I know that ad existed, because I can see it in my mind’s eye as plainly as could be desired, but thus far I have found no hint of it in the course of as many searches as I know how to do. It appears to have vanished without a trace. Now that may be the result of an unfortunate urban legend which sprung up around the time of the Nightshot’s introduction, specifically that you could see through clothing with it – but I’m surprised I can’t locate this particular ad copy, because it was funny.

I guess some things are either lost forever, or I’ll just have to keep waiting until someone finds it.

The Old Wolf has spoken.

The Catacomb Saints: How many clickbait titles can you come up with?

From Wikipedia:

Catacomb saints are ancient Roman corpses that were exhumed from the catacombs of Rome, given fictitious names and sent abroad as relics of saints from the 16th century to the 19th century. They were typically lavishly decorated with gold and precious stones.

There’s no question the subject is of some interest to scholars and historians – I’ve seen a few of these in my peregrinations around the world.

5e6e225a-ba61-4cb1-a06e-1391ed1123f8

“Though selling the relics would have been considered simony, enterprising church officials still managed to raise funds while countering the iconoclasm by charging for transportation, decoration, induction and blessing.”

And keeping in mind that fundraising was foremost among church leaders then as now, it’s not surprising that so much effort was put into the preservation and illumination of these relics. Some of the bodies may have been of early Christian martyrs, but none were of any particular religious significance. Dressing them up and giving them the name of a saint, however, was the 16th-century equivalent of The National Enquirer or Buzzfeed.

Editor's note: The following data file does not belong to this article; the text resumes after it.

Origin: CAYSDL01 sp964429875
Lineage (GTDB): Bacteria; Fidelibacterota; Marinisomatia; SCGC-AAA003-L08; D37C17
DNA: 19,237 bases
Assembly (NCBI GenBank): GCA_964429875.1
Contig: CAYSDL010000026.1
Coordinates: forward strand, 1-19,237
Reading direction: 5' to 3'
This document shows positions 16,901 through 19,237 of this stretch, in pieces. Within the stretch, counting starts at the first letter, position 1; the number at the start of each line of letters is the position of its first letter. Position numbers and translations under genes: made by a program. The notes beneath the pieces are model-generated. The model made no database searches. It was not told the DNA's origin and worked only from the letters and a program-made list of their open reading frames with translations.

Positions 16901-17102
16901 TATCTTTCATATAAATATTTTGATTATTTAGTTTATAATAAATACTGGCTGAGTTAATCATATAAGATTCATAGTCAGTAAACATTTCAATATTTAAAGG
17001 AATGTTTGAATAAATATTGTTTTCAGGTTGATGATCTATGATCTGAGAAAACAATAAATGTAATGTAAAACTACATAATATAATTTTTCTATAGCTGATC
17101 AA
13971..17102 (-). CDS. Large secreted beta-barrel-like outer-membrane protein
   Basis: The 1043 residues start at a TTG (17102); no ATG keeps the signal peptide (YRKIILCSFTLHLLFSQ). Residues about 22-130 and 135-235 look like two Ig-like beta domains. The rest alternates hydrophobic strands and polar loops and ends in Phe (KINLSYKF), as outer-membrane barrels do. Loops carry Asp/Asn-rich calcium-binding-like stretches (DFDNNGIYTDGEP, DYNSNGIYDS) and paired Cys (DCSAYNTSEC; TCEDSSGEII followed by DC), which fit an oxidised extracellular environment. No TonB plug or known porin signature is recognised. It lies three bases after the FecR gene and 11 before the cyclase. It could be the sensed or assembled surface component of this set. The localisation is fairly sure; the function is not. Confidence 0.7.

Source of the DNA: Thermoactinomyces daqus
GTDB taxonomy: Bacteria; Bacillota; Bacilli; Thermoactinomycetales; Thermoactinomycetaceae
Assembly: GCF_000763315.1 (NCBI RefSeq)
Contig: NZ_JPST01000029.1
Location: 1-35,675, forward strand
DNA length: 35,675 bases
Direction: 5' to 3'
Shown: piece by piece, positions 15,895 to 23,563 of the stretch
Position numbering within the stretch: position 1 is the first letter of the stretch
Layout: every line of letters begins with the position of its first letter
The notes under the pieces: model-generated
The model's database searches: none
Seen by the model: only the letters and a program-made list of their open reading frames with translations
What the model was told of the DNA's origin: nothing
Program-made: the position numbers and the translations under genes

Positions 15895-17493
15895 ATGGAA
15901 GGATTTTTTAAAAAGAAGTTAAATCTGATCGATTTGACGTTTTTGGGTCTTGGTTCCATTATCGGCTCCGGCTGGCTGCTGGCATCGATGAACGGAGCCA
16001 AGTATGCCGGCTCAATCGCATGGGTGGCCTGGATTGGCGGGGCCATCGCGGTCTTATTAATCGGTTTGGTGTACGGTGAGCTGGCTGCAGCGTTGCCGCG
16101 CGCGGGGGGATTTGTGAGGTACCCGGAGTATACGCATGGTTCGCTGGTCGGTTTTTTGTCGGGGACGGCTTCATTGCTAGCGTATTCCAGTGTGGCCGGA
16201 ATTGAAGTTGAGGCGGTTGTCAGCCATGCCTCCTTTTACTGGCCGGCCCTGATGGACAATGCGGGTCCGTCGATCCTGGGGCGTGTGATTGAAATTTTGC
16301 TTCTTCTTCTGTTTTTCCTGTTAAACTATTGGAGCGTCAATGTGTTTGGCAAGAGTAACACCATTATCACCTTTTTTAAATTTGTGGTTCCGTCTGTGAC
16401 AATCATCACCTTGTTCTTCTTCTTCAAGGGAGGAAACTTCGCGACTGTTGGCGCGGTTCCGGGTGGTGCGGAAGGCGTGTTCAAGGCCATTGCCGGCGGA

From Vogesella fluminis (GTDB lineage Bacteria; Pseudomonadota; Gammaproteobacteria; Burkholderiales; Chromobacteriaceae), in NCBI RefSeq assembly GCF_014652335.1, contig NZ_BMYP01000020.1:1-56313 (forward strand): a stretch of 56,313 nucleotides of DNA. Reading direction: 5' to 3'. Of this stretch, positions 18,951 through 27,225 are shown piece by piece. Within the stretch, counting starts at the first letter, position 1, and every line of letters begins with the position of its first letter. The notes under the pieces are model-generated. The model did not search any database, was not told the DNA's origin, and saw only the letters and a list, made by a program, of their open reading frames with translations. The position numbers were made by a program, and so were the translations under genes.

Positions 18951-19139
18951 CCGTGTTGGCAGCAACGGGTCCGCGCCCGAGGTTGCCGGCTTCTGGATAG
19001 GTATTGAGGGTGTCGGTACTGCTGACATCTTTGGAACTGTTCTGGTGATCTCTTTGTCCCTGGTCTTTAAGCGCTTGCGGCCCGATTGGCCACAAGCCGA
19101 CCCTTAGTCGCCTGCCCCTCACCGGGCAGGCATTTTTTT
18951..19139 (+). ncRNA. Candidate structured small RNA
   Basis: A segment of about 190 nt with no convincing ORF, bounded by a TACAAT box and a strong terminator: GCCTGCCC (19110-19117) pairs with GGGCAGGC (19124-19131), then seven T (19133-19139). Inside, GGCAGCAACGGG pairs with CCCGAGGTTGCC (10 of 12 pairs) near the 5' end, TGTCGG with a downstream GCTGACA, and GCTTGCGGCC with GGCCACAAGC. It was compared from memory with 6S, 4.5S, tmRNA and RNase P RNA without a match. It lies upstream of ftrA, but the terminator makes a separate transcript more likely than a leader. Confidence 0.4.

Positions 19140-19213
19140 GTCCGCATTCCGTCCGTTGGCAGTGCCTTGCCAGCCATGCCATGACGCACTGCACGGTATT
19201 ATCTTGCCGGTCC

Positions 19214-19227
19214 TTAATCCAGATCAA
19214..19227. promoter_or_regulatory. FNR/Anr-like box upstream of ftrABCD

These relics have been around for a long time, but when the Internet discovers something, it’s often presented as a “stunning new find” or some other silliness – anything to get eyeballs on ads, as you can see below.

Let’s look at the kinds of headlines one sees with a simple search for “Rome jeweled skeletons:”

  • These Skeletons Were Found In Roman Catacombs And You’ll Never Believe What They’re Wearing
  • Unbelievable Skeletons Unearthed From the Catacombs Of Rome
  • Meet the Fantastically Bejeweled Skeletons of Catholicism’s Forgotten Martyrs
  • Beauty from the crypt: Europe’s jeweled skeletons
  • 19 Bejeweled Skeletons That’ll Blow Your Mind
  • Incredible skeletal remains of Catholic saints still dripping in gems and jewellery discovered by ‘Indiana Bones’ explorer
  • Beauty Beyond the Grave: The Story Behind Europe’s Bejeweled Skeletons
  • Secrets of the Catholic Church: Unbelievable Jeweled Skeletons Discovered in the Catacombs of Rome
  • The ghastly glory of Europe’s jewel-encrusted relics
  • THE JEWEL-ENCRUSTED SKELETONS OF ROMAN MARTYRS
  • The Catacomb Saints – So-Called Saint Skeletons Dressed in Jewel-Encrusted Gold and Silver
  • Skeletons Unearthed From The Catacombs Of Rome Have Jeweled Beards
  • Bones with Bling: The Amazing Jewelled Skeletons of Europe

As mentioned above, many of the referenced articles try to make it appear as though these relics were just recently discovered.

Click through for a collection of these images.